matters of the heart

Houston cardiac surgeon outpaces much of the country in game-changing robotics

Dr. Kenneth Liao, chief of cardiothoracic transplantation and mechanical circulatory support at Baylor St. Luke's Medical Center, is one of around 50 surgeons in the country considered experts of this new surgery robotics tool. Photo courtesy of Baylor St. Luke's

Dr. Kenneth Liao is pioneering a less invasive form of heart surgery at a time when distanced medicine has become more important than ever with the help of six team members and one robot.

As the chief of cardiothoracic transplantation and mechanical circulatory support at Baylor St. Luke's Medical Center, Liao has performed 116 robotic cardiac surgeries since coming on board in 2019 (as of press time). With Liao at the helm, Baylor St. Luke's has become a top cardiac robotics program in the country and is the only hospital in Houston to practice this highly-specialized form of surgery.

Liao's four-armed robot friend is known as the da Vinci robotic system and was first designed to assist in battlefield procedures. Now on its fourth generation, the robot allows surgeons like Liao to treat heart diseases and conditions that typically would require open heart surgery through a one-to-two inch incision near the ribs. In many surgeries, it also allows surgeons to keep a patient's heart beating, lowering the risk of stroke.

"It's a totally game changing component to conventional surgery," Liao says, who's one of about 50 surgeons in the country with his level of command over the tool.

Once inside, the da Vinci robot uses tiny instruments to perform surgical practices from suturing to cutting to tying a knot all within the rigid chest cage, which in a typical open heart surgery would have to be broken to perform such tasks.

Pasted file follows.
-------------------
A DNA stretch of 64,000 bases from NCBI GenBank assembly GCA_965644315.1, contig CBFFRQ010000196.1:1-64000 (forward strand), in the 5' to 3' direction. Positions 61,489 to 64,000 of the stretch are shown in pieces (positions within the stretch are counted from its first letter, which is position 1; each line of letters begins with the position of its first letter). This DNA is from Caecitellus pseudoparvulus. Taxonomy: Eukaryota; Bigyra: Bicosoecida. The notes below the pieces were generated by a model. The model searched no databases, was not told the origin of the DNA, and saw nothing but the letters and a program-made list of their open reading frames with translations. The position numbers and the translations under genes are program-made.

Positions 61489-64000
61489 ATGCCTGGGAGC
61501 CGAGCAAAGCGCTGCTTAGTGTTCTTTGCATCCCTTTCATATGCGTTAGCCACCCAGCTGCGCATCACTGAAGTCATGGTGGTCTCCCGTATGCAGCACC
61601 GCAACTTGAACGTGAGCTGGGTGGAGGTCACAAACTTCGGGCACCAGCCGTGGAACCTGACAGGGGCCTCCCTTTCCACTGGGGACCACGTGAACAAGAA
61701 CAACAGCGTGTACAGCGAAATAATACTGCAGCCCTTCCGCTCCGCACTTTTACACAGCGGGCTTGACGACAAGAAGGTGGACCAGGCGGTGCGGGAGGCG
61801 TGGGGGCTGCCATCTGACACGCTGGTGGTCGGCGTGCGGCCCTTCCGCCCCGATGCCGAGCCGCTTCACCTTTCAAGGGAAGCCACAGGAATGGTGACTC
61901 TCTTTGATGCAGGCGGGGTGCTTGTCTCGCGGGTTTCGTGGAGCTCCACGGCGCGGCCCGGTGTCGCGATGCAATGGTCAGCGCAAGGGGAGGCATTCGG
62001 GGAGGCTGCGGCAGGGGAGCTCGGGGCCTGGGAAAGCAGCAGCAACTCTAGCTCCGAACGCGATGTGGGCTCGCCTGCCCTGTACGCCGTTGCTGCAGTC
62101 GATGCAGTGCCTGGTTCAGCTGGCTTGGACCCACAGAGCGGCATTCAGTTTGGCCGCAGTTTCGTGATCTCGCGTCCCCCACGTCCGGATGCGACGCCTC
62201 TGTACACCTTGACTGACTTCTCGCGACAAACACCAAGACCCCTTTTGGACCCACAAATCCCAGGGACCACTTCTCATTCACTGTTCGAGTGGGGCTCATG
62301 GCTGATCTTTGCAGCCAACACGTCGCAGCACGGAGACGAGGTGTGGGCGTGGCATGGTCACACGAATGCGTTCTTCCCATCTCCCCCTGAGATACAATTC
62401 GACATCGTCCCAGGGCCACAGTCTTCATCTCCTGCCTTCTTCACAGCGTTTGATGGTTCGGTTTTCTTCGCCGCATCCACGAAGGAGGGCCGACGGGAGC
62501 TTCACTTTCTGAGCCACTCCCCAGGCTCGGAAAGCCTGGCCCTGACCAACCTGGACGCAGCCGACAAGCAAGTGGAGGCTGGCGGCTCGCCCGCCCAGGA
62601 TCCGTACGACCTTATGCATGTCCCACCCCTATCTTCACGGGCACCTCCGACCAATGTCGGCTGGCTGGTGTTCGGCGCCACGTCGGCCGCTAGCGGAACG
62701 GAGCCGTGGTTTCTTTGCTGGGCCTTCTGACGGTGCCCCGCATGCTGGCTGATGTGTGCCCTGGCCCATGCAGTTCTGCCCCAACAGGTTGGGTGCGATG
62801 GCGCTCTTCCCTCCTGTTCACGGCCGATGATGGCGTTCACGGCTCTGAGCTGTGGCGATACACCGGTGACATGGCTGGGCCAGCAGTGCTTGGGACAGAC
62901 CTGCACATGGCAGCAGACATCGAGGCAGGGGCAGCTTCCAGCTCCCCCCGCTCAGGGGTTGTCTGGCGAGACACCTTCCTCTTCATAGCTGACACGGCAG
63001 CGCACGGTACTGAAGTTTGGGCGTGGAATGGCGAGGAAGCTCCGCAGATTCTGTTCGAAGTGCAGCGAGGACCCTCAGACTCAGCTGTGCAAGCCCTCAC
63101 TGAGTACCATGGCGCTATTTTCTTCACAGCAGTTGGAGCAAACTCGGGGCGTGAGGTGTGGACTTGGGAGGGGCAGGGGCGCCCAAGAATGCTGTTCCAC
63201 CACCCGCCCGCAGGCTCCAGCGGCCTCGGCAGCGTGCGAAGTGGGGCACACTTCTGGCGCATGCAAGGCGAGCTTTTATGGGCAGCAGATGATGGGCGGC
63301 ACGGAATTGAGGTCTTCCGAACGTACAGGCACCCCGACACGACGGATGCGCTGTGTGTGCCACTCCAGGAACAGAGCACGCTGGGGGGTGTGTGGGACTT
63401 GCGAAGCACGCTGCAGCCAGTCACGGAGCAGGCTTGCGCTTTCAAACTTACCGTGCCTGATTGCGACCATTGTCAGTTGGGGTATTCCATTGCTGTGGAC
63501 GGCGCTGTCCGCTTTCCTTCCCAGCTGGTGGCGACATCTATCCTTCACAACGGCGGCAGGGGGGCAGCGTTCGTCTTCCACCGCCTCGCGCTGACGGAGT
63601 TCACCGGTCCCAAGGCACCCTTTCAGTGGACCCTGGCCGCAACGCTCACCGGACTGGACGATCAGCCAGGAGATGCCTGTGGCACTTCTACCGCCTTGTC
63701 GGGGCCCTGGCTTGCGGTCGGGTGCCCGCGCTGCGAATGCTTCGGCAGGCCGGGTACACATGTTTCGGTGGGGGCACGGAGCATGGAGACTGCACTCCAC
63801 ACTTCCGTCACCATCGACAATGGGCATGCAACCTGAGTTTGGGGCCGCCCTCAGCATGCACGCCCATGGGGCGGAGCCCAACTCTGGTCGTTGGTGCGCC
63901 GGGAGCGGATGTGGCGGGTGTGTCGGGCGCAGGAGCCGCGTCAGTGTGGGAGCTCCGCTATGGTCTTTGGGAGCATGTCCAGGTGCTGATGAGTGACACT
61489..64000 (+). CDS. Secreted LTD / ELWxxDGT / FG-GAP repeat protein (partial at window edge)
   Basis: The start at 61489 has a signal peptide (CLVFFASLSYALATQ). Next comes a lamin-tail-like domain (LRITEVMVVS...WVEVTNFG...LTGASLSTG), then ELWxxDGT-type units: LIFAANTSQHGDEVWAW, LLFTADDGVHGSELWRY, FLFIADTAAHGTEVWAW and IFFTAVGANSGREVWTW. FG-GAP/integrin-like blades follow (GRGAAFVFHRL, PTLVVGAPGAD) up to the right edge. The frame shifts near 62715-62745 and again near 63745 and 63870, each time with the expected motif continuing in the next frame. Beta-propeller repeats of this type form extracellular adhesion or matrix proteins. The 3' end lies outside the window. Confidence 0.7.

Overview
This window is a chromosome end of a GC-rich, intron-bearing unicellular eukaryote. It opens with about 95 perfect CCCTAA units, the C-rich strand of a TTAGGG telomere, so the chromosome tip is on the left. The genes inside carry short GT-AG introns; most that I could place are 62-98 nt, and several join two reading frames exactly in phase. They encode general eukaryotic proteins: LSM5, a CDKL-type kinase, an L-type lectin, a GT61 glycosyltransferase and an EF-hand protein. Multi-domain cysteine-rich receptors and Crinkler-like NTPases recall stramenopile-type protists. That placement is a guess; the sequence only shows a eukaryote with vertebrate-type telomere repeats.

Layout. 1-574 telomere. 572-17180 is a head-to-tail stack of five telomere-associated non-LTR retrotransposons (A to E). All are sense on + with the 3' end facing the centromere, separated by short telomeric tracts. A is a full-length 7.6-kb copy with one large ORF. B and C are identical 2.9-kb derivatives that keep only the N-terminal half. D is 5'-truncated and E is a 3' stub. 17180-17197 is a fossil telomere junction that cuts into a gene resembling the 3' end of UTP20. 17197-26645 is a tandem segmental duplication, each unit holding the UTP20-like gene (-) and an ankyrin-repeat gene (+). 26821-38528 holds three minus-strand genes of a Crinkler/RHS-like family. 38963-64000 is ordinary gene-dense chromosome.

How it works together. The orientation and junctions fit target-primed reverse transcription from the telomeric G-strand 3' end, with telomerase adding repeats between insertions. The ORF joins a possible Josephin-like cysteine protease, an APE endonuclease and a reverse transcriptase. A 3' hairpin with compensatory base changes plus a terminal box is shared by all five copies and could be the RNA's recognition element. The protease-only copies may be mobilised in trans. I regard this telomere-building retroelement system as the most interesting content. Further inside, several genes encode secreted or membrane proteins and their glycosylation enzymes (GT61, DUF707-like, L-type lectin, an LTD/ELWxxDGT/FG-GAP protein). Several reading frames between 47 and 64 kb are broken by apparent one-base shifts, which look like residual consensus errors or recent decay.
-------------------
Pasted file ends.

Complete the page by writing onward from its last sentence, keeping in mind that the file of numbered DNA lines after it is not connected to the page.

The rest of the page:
The surgeon, who's seated about 10 feet away from the patient, controls the tools through a joystick connected to a computer console that shows an enhanced 3D view of the patient's chest. Liao says the screen provides a better visual of the heart than if he was seeing it with his own eyes, as it magnifies the field of surgery tenfold. This method also gives surgeons a better view of areas of the heart that they cannot easily see from above during traditional procedures.

The da Vinci can be used for bypass, grafting, pacemaker, and valve repair surgeries, and it has been proven to result in less blood loss and a faster, less painful recovery. Similar technology has also been adopted for prostate and gynecological surgeries. "It gives you the advantage of minimizing the trauma," Liao says.

And though the da Vinci was developed years before the pandemic, it puts patients at a lower risk of exposure to any outside contaminants, Liao adds, as the robot alone is interfacing with the patient through a small port, compared to doctors, nurses, and assistants hovering over an open chest cavity.

"Technology will theoretically reduce a patient's exposure to COVID in the operation room," he says. "I think that's common sense."

Liao was an early adopter of robotics, when the technology was much less user friendly. He performed the first robotic heart surgery in the state of Minnesota in 2003 and has worked with the developers of the da Vinci ever since to help improve the product after many other surgeons dismissed it.

He says today there is a renewed interest in the highly technical process and he believes it will become an emphasis for younger surgeons.